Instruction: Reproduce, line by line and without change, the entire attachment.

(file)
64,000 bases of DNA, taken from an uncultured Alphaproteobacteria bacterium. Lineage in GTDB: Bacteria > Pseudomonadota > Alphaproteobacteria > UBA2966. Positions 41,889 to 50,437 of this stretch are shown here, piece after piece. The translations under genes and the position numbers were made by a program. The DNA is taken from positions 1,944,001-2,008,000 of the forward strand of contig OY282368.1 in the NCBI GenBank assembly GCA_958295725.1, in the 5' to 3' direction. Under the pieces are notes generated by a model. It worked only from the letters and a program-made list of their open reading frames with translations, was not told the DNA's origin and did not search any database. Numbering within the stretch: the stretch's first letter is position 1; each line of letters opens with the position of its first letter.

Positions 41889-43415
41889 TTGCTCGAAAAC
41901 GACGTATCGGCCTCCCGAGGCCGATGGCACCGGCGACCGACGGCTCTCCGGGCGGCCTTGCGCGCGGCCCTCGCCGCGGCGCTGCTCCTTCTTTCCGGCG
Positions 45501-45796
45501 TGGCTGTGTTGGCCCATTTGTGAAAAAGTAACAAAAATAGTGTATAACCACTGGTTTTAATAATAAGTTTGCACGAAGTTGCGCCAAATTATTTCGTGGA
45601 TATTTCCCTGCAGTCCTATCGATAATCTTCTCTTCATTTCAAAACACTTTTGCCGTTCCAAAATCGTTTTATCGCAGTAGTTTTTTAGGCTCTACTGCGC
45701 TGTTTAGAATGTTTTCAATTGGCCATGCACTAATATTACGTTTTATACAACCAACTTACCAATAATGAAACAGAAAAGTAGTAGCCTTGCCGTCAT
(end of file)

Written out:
64,000 bases of DNA, taken from an uncultured Alphaproteobacteria bacterium. Lineage in GTDB: Bacteria > Pseudomonadota > Alphaproteobacteria > UBA2966. Positions 41,889 to 50,437 of this stretch are shown here, piece after piece. The translations under genes and the position numbers were made by a program. The DNA is taken from positions 1,944,001-2,008,000 of the forward strand of contig OY282368.1 in the NCBI GenBank assembly GCA_958295725.1, in the 5' to 3' direction. Under the pieces are notes generated by a model. It worked only from the letters and a program-made list of their open reading frames with translations, was not told the DNA's origin and did not search any database. Numbering within the stretch: the stretch's first letter is position 1; each line of letters opens with the position of its first letter.

Positions 41889-43415
41889 TTGCTCGAAAAC
41901 GACGTATCGGCCTCCCGAGGCCGATGGCACCGGCGACCGACGGCTCTCCGGGCGGCCTTGCGCGCGGCCCTCGCCGCGGCGCTGCTCCTTCTTTCCGGCG
Positions 45501-45796
45501 TGGCTGTGTTGGCCCATTTGTGAAAAAGTAACAAAAATAGTGTATAACCACTGGTTTTAATAATAAGTTTGCACGAAGTTGCGCCAAATTATTTCGTGGA
45601 TATTTCCCTGCAGTCCTATCGATAATCTTCTCTTCATTTCAAAACACTTTTGCCGTTCCAAAATCGTTTTATCGCAGTAGTTTTTTAGGCTCTACTGCGC
45701 TGTTTAGAATGTTTTCAATTGGCCATGCACTAATATTACGTTTTATACAACCAACTTACCAATAATGAAACAGAAAAGTAGTAGCCTTGCCGTCAT